Every year, the Recording Academy hosts the Grammy Awards Premiere Ceremony, formerly known before 2014 as the Grammy Awards Pre-Telecast Ceremony, where awards are presented in dozens of categories before the award show later that day. This year, Haddish was asked to host the Premiere Ceremony, but turned down the opportunity after learning the gig came without compensation, Variety first reported on Dec. 9.
The actress revealed to the website that the offer involved hosting a three-hour livestream without compensation, nor did it include wardrobe, hair and makeup. "All of that would have to come out of my pocket," she told Variety. The star was nominated this year for Best Comedy Album and was nominated for the first time in 2019 for Best Spoken Word Album. "I don't know if this might mean I might not get nominated ever again," she told Variety, "but I think it's disrespectful."
A rep for the Recording Academy told Variety the Premiere Ceremony is hosted by the Academy, a not-for-profit organization, and that all performers, hosts and presenters traditionally perform for free, as is the case this year. As for whether turning down the opportunity might negatively affect future nominations for Haddish, the rep told Variety the situation would have no impact.
Meanwhile, Haddish was candid in her comments about the ordeal and called for this practice of stars hosting without pay to be addressed. "I was like, 'The exposure is amazing, but I think I have enough. I appreciate you guys asking,'" she told the website. "And as much as I appreciate the honor of being nominated, that's not okay."
Harvey Mason Jr., interim president and CEO of the Recording Academy, later issued a video statement regarding the situation. "So, it's just been brought to my attention that the Recording Academy invited Tiffany Haddish to host this year's Premiere Ceremony," he said in an Instagram video. "Unfortunately and without me knowing, the talent booker working for the Academy told Miss Haddish that we wouldn't even cover her costs while she hosted this event for us,"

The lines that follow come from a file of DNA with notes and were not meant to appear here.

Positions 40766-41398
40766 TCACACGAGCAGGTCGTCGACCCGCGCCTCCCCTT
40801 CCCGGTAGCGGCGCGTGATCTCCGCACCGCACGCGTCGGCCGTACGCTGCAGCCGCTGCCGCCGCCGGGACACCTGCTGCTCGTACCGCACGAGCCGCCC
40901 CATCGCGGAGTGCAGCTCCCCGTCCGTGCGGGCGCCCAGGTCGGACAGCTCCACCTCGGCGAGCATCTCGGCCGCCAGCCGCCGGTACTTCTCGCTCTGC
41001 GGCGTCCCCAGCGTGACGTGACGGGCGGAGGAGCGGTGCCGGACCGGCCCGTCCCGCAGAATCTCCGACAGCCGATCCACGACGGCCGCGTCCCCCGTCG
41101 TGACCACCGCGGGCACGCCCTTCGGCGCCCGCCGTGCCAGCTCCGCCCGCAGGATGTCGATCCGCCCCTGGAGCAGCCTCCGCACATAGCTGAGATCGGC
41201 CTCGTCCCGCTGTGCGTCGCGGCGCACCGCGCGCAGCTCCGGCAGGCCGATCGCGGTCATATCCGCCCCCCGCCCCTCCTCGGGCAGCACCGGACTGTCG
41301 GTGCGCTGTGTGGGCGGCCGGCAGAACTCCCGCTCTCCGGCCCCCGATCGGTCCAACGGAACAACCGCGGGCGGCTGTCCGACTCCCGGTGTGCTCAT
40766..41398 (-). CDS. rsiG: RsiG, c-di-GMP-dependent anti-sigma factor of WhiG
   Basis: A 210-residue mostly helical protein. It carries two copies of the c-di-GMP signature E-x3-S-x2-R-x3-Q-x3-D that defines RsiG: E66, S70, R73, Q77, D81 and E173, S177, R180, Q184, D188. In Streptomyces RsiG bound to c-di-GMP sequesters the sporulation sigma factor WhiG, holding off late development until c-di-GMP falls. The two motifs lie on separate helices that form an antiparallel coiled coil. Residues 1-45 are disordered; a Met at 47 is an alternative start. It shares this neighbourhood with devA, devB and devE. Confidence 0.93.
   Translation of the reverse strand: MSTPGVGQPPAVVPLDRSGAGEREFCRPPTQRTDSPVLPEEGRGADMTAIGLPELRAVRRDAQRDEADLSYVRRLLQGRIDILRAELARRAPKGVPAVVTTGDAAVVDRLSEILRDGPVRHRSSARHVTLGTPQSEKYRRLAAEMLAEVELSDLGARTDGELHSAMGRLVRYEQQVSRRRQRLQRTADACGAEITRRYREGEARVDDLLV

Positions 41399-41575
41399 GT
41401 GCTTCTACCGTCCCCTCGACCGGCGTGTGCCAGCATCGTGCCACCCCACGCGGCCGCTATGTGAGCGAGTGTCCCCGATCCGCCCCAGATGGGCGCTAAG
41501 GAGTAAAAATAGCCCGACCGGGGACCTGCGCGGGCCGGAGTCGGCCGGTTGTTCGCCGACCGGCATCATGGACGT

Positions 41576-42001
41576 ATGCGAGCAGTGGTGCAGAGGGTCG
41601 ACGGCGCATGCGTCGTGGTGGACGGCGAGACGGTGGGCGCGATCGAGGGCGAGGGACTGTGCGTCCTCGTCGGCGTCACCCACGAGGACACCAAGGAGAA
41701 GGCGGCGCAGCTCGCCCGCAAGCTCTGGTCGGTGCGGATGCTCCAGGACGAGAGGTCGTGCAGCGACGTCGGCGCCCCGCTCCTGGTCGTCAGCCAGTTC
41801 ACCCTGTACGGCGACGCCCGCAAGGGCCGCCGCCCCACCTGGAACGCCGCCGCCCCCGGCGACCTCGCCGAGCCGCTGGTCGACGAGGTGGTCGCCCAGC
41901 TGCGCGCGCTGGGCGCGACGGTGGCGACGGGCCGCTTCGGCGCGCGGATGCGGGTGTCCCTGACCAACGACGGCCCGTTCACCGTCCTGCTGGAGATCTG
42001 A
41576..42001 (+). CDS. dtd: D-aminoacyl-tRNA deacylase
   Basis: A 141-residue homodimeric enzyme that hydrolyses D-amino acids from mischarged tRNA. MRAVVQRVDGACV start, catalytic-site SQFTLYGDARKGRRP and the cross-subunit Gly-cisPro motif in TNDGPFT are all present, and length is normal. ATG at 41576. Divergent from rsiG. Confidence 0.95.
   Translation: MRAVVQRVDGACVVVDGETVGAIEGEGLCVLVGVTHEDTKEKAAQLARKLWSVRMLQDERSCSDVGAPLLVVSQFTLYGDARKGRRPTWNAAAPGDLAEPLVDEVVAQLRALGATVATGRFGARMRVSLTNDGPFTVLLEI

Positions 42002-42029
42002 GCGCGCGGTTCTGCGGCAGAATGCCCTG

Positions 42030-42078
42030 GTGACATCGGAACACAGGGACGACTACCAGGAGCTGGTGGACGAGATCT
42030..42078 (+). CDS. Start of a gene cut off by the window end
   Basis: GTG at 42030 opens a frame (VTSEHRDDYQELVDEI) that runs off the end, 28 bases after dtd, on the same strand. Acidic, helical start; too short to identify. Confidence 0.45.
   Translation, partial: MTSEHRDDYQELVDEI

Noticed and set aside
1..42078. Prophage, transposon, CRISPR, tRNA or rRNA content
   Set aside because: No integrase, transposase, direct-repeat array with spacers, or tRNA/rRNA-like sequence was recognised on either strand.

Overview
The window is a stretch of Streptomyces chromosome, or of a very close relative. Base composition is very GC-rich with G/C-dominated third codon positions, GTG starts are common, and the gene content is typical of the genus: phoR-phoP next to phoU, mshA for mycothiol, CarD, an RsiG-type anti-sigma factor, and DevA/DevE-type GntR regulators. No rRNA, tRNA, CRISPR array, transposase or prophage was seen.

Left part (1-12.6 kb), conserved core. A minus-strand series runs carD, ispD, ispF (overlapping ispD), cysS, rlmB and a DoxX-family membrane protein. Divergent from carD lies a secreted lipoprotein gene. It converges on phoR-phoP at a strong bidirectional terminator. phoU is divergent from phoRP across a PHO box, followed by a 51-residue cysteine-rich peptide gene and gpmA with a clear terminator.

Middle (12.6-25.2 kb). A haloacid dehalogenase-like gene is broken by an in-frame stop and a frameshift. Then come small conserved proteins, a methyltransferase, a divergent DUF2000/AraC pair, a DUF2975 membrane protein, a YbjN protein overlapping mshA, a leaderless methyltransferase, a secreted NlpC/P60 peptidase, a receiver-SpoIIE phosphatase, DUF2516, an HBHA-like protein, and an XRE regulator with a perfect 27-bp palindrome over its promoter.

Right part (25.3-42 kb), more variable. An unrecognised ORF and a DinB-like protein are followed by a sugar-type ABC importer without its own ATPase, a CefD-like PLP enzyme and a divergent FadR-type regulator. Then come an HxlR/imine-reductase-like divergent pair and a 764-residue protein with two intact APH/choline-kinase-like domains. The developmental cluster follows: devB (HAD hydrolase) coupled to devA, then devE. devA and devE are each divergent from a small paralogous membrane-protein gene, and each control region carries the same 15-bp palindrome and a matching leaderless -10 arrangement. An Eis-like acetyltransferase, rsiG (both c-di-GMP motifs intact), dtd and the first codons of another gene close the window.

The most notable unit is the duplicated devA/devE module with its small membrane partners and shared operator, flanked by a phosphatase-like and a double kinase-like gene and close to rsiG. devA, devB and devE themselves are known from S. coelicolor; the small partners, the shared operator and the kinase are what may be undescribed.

"To me, that was wrong. I'm frustrated by that decision," he continued. "It was a lapse in judgment, it was in poor taste and it was disrespectful to the creative…I'm part of the creative community. I know what that feels like and it's not right. Thankfully, Miss Haddish was gracious enough to allow me to have a conversation with her. I apologized to her personally and I apologized to her from the Academy. I expressed to her my regret and my displeasure about how this went down and how it was handled. Again, I want to say Tiffany, we are sorry and thank you for allowing me to speak up."
In late November, the Recording Academy came under fire from fans and stars alike after The Weeknd was shockingly nowhere to be found on the 2021 nominations list, despite having one of the year's biggest albums.
"The Grammys remain corrupt," the performer tweeted following the news. "You owe me, my fans and the industry transparency..."
Mason Jr. eventually responded to The Weeknd's outcry. "We understand that The Weeknd is disappointed at not being nominated," he said in a statement. "I was surprised and can empathize with what he's feeling. His music this year was excellent, and his contributions to the music community and broader world are worthy of everyone's admiration."